It’s every joke you’ve ever heard about Canadian politeness, times a million:
Being a member of a terrorist organization won’t necessarily land someone on Canada’s no-fly list, The Canadian Press has learned…
“You cannot be put on the list on the sole basis that you’re a member of a ‘terrorist group,'” the source said. “In addition, you have to be a demonstrable threat to aviation safety.”
The source said that under the proposed regulations, people involved in a terrorist group — either now or in the past — could be added to the list only if there were reason to suspect they may “compromise civil aviation, the security of any aircraft or aerodrome, or the safety of the public, passengers or crew.”
Which I guess means Mohammed Atta is okay to fly Air Canada so long as they don’t find out about the pilot lessons.
Actually, what I think it means is that members of “legitimate” terrorist organizations, like Hamas, that make a pretense of political dialogue in between bus bombings are good to go. Not even Canada, I hope, would let a known AQ operative hop onboard a 747.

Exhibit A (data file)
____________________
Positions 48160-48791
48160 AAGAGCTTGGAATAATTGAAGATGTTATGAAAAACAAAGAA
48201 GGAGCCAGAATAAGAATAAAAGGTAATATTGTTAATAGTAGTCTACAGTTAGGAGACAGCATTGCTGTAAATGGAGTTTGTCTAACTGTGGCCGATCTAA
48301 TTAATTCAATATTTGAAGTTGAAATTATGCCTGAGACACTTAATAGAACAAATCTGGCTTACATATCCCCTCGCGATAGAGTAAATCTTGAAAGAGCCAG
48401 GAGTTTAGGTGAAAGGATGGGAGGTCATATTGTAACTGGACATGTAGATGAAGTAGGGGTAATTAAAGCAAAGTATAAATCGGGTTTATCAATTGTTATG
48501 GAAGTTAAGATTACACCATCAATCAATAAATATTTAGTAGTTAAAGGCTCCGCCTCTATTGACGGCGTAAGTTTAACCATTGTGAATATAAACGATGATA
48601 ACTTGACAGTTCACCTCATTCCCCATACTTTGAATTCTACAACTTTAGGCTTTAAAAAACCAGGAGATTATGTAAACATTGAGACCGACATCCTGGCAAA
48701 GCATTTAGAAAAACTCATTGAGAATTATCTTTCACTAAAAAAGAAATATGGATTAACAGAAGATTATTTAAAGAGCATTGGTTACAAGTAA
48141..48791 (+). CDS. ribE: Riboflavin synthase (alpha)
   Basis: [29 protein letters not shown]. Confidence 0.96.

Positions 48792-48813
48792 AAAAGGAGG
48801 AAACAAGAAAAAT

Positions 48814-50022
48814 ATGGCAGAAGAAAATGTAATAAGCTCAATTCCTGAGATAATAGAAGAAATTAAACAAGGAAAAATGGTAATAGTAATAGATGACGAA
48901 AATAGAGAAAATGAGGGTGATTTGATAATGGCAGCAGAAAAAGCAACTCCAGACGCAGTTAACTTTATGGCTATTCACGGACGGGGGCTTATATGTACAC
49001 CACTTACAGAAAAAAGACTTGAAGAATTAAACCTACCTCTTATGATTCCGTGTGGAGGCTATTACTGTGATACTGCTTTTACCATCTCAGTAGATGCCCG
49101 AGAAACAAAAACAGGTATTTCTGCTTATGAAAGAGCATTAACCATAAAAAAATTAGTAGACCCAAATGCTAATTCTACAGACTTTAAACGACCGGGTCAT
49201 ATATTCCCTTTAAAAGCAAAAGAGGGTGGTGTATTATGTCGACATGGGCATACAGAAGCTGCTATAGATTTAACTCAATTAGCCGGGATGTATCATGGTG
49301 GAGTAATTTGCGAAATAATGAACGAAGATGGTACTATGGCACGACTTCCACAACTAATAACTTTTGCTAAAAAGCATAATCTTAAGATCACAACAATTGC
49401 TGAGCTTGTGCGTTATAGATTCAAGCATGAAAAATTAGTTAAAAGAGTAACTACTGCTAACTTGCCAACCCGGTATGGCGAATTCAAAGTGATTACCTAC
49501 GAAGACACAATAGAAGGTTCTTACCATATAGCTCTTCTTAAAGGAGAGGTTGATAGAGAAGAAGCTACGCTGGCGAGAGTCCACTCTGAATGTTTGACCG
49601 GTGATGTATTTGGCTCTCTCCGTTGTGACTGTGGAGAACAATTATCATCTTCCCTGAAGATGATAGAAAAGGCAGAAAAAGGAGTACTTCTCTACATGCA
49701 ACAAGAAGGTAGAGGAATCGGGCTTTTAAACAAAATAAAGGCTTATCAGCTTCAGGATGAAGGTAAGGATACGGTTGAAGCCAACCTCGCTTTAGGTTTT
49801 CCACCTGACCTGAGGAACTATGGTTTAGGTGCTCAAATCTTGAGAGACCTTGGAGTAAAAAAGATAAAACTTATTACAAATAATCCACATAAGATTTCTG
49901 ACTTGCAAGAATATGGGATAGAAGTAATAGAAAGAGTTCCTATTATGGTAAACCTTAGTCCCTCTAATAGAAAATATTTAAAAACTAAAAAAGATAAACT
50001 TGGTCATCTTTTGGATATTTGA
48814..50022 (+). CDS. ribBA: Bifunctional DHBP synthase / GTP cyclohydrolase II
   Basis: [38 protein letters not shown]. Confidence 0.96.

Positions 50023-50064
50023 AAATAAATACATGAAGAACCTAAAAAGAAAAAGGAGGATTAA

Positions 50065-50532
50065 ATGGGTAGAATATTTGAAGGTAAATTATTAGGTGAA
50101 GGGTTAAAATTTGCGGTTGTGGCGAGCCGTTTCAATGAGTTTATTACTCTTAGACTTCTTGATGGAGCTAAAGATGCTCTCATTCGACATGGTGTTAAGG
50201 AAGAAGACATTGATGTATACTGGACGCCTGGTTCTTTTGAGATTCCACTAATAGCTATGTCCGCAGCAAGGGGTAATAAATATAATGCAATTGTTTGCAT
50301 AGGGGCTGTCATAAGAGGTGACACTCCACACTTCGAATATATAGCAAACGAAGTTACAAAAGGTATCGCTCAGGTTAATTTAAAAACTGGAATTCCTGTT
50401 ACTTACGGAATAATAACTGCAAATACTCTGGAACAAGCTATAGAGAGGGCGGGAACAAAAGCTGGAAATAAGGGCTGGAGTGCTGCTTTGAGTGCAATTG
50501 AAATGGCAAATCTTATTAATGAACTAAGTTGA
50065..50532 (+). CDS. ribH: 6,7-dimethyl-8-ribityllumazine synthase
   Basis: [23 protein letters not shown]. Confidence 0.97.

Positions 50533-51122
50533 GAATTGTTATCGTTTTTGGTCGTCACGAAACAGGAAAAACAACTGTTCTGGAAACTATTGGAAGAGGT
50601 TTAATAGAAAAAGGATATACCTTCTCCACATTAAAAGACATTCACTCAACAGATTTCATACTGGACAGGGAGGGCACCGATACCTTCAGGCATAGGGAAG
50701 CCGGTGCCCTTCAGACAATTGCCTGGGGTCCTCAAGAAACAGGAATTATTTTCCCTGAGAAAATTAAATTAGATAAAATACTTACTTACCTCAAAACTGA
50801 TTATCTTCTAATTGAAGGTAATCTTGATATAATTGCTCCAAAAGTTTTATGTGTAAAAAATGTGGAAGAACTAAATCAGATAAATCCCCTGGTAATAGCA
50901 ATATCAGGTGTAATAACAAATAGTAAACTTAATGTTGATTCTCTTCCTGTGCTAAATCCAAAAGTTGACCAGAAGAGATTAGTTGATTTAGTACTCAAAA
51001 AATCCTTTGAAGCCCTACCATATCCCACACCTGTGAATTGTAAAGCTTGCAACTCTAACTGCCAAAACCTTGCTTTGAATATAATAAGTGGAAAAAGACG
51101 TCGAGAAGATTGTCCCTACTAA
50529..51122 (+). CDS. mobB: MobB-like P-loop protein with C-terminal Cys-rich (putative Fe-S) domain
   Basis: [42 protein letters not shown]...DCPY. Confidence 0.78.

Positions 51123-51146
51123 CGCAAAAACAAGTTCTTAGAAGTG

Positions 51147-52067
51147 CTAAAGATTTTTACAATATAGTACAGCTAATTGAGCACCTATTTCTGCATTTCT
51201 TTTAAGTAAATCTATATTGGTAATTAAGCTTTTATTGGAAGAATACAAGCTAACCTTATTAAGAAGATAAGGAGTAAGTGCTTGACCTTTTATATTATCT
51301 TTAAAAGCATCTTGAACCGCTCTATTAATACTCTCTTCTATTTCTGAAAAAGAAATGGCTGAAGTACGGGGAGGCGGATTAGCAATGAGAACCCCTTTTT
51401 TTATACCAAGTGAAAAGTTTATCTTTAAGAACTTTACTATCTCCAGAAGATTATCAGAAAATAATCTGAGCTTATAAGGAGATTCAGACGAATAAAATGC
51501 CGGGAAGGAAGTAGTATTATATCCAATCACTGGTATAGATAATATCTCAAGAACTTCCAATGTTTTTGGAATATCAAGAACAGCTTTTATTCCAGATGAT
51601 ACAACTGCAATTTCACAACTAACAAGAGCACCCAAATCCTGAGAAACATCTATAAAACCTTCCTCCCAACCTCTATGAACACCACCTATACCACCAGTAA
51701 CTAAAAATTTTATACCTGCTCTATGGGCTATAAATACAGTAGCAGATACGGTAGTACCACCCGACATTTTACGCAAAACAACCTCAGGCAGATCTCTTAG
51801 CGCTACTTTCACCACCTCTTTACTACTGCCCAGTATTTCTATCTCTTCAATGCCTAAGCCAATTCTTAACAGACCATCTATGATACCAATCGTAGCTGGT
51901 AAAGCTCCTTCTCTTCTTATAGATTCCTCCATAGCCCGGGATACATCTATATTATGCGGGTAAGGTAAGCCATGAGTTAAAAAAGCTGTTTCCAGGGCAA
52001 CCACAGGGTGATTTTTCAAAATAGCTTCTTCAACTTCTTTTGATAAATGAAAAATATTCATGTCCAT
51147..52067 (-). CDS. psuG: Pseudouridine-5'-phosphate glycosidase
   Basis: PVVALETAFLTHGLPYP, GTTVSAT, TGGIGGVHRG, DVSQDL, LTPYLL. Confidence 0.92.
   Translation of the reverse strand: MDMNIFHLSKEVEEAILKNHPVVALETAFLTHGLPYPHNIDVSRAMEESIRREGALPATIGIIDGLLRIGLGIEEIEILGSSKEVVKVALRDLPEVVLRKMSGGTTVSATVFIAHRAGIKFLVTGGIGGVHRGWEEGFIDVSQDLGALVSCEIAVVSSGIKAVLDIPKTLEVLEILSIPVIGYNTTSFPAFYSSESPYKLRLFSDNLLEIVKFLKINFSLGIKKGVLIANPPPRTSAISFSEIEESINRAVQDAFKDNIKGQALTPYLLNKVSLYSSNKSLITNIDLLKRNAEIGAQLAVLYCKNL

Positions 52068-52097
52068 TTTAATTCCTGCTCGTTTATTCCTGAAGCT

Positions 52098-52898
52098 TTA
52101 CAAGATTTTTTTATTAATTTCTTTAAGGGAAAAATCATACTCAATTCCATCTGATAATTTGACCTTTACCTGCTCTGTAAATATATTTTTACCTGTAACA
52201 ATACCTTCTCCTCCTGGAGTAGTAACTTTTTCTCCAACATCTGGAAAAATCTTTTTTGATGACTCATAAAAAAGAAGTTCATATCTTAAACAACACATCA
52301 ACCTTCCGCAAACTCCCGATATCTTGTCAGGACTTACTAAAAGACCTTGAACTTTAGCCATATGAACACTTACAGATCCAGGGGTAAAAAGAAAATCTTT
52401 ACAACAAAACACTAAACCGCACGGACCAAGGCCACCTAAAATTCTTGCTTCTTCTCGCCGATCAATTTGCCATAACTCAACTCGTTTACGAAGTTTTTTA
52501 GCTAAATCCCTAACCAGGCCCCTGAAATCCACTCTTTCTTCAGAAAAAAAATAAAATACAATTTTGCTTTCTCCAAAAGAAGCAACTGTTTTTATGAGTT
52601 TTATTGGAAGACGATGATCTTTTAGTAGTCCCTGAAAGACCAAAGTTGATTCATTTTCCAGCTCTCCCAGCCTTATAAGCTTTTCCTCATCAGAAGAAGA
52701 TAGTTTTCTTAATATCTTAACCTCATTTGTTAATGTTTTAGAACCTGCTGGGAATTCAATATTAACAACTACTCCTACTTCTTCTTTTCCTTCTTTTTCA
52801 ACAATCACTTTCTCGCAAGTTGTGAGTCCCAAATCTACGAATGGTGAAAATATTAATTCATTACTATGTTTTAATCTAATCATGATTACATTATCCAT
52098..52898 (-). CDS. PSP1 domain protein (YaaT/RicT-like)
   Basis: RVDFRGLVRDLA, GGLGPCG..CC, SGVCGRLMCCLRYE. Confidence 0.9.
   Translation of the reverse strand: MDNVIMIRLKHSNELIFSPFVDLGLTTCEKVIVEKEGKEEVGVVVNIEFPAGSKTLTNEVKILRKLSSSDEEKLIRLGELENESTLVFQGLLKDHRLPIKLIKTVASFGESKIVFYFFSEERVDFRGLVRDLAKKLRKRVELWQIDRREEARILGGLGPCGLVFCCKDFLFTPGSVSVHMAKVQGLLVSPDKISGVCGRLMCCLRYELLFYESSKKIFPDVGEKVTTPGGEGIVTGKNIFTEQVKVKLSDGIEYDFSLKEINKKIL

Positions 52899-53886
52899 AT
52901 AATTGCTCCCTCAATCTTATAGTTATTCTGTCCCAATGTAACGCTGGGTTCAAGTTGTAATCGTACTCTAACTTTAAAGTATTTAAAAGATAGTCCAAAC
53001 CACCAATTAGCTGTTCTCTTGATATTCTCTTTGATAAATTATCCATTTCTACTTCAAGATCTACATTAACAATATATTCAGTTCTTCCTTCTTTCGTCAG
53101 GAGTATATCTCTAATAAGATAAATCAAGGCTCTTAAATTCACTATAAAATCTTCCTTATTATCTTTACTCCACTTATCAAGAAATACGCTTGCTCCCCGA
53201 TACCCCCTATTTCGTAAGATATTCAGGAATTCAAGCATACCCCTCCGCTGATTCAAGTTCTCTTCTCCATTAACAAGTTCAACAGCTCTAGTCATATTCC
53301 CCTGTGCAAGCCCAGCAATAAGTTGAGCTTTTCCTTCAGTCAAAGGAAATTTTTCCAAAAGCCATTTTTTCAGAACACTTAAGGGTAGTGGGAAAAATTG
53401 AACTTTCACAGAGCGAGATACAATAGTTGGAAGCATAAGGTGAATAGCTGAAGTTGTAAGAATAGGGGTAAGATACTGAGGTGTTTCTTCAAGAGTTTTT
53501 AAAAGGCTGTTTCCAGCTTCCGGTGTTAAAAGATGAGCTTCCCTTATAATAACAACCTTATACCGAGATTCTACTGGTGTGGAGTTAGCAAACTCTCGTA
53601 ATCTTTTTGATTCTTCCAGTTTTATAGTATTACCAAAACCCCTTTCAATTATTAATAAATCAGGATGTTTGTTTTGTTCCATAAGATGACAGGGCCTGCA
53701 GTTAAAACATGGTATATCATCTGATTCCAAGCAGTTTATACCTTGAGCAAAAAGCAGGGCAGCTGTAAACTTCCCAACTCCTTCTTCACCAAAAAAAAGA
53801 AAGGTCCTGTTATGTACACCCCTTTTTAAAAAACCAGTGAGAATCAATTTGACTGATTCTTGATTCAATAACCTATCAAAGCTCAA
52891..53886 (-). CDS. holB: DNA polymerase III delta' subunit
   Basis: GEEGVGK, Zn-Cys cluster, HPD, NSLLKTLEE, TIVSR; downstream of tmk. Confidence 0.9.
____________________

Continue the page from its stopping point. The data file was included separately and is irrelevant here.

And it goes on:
I don’t mind telling you, I’m actually afraid to find out what official DHS policy is on this subject.
Across the pond, not only won’t the Brits let terrorists fly, they’ll lock you up now for “glorifying” terrorism. The very first group to be banned under the new legislation: al-Ghurabaa, successor to al-Muhajiroun, sponsor of this golden moment in the annals of free speech, and bequeather of the wit and wisdom of a certain degenerate well known by now to all of you:
Anyway. None of this will do much to reduce jihad fever in Londonistan, but it does show you how seriously they regard the threat. If they’re willing to criminalize terrorist speech after one bombing, imagine what Europe will be like ten years from now.